'Dot Coms to Pipe Bombs': Terrorism Research Center Studying Offline and Online Extremism
Researchers at the University of Arkansas' Terrorism Research Center were recently awarded $893,721 from the National Institute of Justice to study online radicalization and domestic violent extremism in the United States.
The three-year project is one of the most comprehensive investigations to date examining risk factors for violent, non-violent, and cyber extremism, spanning across multiple terrorist ideologies — extreme right-wing, extreme left-wing, and radical Islamic terrorism.
Understanding how risk factors compare across forms of offline and online extremism are critical for informing risk assessment tools used by law enforcement, intelligence analysts, and counterterrorism officials, and for proactively mitigating pathways to violent extremism, said Jeff Gruenewald, principal investigator for the project and director of the Terrorism Research Center.
"It's now clear the online environment plays a key role in online radicalization processes and mobilization to violence," Gruenewald said. "So it's our goal to illuminate how these processes unfold over time. The design of our project reflects the evolving, multi-dimensional threats to national security we now face."
Gruenewald said Terrorism Research Center researchers plan to integrate data from several open-source databases including the American Terrorism Study, which is the longest running domestic terrorism project in the United States, and the Bias Homicide Database, both housed in the Terrorism Research Center.
Collaborators on the project include faculty and students from Michigan State University and John Jay College of Criminal Justice, who will provide data and expertise on issues of cyber extremism.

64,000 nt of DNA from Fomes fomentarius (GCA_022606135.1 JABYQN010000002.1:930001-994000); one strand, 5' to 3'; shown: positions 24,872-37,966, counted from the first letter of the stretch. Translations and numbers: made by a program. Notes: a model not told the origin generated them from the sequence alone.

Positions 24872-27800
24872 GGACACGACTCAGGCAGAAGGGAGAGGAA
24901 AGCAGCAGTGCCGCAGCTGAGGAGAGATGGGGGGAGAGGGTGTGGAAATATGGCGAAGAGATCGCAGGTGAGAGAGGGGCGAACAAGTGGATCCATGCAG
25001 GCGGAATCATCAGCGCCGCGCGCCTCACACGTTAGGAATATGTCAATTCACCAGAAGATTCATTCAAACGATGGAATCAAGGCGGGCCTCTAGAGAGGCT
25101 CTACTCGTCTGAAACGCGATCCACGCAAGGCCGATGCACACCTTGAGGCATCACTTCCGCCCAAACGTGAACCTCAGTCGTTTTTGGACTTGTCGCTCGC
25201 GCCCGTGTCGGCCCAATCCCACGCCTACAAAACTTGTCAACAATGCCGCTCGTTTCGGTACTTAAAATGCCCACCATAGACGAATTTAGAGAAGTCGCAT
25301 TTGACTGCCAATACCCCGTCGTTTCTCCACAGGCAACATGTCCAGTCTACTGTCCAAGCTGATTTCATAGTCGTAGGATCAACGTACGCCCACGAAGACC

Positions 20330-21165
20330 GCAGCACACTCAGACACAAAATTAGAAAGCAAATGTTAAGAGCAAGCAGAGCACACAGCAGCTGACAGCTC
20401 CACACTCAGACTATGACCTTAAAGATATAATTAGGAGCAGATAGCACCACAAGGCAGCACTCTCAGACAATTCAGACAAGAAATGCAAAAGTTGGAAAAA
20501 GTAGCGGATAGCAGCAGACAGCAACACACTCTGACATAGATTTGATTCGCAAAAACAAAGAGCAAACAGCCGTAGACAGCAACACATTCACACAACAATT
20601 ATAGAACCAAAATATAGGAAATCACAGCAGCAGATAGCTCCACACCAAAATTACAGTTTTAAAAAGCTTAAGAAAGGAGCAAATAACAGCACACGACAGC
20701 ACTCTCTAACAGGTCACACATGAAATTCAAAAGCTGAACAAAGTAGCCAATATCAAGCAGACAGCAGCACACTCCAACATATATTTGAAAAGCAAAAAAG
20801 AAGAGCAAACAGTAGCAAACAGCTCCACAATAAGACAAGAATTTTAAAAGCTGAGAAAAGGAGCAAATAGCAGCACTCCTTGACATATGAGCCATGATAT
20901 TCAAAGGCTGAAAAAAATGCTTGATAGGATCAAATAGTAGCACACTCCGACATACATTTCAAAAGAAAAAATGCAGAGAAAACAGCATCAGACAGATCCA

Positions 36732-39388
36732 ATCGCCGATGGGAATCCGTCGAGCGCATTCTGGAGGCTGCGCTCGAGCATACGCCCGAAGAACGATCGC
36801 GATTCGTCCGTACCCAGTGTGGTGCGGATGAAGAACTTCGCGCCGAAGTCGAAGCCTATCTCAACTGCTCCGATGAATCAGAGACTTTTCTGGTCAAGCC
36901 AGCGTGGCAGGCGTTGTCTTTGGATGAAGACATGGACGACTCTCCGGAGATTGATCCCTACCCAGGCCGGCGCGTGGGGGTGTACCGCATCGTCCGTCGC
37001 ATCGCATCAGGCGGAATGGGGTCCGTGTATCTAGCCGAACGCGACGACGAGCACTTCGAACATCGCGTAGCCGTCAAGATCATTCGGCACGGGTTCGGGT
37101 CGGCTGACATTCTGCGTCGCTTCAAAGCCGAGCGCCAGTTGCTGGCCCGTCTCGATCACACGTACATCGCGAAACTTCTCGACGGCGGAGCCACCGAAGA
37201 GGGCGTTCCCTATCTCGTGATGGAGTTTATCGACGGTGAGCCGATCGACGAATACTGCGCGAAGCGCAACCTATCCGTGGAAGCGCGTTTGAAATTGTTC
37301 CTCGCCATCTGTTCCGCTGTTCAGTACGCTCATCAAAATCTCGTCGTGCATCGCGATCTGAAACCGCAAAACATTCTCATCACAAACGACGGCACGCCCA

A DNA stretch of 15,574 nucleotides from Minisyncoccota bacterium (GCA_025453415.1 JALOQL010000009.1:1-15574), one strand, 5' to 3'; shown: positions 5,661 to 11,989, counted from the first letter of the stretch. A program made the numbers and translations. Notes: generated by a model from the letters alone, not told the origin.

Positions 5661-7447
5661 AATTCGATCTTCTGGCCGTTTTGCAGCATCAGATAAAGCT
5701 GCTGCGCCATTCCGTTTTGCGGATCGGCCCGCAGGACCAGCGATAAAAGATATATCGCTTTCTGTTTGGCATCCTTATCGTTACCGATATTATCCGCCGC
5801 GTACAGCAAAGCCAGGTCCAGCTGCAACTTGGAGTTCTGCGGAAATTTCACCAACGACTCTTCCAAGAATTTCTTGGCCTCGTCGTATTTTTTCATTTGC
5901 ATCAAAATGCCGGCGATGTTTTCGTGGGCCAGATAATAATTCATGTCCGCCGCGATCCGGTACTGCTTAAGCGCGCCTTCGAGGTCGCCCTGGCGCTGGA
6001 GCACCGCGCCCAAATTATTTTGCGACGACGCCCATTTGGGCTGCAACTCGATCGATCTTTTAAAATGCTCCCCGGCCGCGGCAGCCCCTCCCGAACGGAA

"The new award is critical to advancing the TRC research agenda, and our ongoing efforts to provide graduate students and undergraduate interns opportunities for conducting original research," said Katie Ratcliff, TRC associate director and research program manager.
The TRC has been housed in the Department of Sociology and Criminology since 2003. Its areas of research include individual and community risk factors for radicalization to terrorism, prosecutorial and defense strategies in federal terrorism court cases, bias-motivated violence, and legal responses to cases of human trafficking.
"This grant from the National Institute of Justice is timely and important," said Shauna Morimoto, chair of the Department of Sociology and Criminology. "It will allow Dr. Gruenewald and his team at the Terrorism Research Center to examine cyberterrorism as a critical extension of their pathbreaking work explicating extremist violence in the United States."
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